3. I only ever buy a piece of clothing that I really really love and tend to look for unusual and unique pieces. Where possible I try to buy from companies and brands that have made a company wide commitment to ethical fashion and sustainability and practice these principles throughout everything they do as I want to support then and help to push these practices into the mainstream.

4. Before I shop, I try and think carefully about what I need, what I am likely to wear and what colours and styles suit me. In the past I have made lots of mistakes. As I don’t buy as many new clothes as I used to and spend a little more on sustainable/ ethical clothing, I want to be sure that I get it right every single time . I have an ongoing wishlist where each item that I see and want is added, considered for some time and sometimes removed. I only buy something when I am absolutely sure that it will work for me in every way from making me feel good, to going with the other clothes I  have to being practical and eco friendly to wash and care for.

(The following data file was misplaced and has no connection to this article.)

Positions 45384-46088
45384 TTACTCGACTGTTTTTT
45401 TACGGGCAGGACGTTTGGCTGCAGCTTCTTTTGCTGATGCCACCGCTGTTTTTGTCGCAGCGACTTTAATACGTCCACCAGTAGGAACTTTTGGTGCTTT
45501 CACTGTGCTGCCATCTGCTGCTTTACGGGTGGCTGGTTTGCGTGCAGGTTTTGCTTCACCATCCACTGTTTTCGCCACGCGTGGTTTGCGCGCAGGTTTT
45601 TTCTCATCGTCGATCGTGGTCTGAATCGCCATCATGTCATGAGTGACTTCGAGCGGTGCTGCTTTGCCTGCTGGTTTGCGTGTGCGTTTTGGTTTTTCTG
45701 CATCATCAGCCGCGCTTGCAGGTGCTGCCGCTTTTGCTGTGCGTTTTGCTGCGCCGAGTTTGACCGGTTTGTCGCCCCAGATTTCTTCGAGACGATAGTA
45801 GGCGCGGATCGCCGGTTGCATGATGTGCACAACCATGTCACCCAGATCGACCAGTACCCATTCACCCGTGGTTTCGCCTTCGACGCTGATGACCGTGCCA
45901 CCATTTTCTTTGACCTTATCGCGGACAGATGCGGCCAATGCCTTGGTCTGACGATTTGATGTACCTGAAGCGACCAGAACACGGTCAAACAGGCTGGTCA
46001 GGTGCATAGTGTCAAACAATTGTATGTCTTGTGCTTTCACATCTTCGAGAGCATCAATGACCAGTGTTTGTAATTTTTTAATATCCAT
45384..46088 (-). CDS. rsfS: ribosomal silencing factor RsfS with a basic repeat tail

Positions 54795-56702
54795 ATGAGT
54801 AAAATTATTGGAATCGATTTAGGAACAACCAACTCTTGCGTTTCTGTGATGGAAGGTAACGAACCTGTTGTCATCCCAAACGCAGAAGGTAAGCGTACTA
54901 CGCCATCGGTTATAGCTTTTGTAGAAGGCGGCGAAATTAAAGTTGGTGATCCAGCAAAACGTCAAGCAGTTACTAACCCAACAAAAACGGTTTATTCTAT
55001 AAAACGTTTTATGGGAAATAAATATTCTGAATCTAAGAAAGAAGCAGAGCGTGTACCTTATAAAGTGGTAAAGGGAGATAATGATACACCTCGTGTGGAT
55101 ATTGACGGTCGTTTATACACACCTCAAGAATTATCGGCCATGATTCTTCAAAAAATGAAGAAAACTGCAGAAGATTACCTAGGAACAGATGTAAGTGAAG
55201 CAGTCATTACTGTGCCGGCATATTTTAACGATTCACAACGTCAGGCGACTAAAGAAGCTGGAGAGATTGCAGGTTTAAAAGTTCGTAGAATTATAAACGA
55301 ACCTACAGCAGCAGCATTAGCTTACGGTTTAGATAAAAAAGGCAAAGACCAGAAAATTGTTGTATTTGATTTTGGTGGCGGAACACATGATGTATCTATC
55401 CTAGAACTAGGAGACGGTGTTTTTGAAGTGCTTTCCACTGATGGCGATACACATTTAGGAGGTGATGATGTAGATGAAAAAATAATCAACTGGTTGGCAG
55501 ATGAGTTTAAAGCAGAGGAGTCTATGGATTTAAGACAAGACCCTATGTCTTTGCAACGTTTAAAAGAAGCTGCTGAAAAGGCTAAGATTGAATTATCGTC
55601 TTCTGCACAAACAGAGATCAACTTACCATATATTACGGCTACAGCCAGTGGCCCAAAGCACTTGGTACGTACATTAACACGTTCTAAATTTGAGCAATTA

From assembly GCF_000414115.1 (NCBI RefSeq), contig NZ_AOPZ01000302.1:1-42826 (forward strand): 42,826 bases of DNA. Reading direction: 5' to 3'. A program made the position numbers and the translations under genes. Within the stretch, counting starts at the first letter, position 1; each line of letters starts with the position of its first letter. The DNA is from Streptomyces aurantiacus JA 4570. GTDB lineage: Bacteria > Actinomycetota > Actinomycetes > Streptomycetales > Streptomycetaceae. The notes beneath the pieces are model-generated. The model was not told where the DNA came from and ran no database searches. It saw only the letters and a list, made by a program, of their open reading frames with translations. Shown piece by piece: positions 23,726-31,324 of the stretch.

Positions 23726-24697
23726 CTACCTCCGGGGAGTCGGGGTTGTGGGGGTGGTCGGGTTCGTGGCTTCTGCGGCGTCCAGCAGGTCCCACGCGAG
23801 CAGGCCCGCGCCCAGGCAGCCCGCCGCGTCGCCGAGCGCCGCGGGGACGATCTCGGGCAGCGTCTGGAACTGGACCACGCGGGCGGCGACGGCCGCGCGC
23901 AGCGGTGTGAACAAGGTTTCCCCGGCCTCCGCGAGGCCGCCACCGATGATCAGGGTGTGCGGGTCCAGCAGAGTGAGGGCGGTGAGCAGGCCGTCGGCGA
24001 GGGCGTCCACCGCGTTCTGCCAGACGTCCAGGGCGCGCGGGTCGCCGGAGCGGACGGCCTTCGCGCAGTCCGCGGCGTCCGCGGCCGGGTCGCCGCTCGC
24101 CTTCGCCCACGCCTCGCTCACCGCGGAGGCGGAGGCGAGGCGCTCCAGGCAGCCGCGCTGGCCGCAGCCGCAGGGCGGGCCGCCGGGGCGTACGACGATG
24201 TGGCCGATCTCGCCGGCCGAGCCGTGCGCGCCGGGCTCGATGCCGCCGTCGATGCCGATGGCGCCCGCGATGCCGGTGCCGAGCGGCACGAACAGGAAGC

5. I do most of my shopping online as it gives me greater access to a huge variety of ethical and sustainable brands and makes it easier to compare, consider, research and read up on ethics if needed. It also cuts down on impulse buys.

So there you have it, that is how I shop. Do you have a shopping strategy? how do you decide what is too much?

With warmest wishes

Ceri x

Antiform SS12

Antiform recycled fashion

Antiform recycled fashion

Antiform are a sustainable label based in Leeds making quirky clothes using recycled and reclaimed fabrics. They combine heritage and contemporary styles. They source everything including materials from within 20 mile of their studio boutique in Leeds.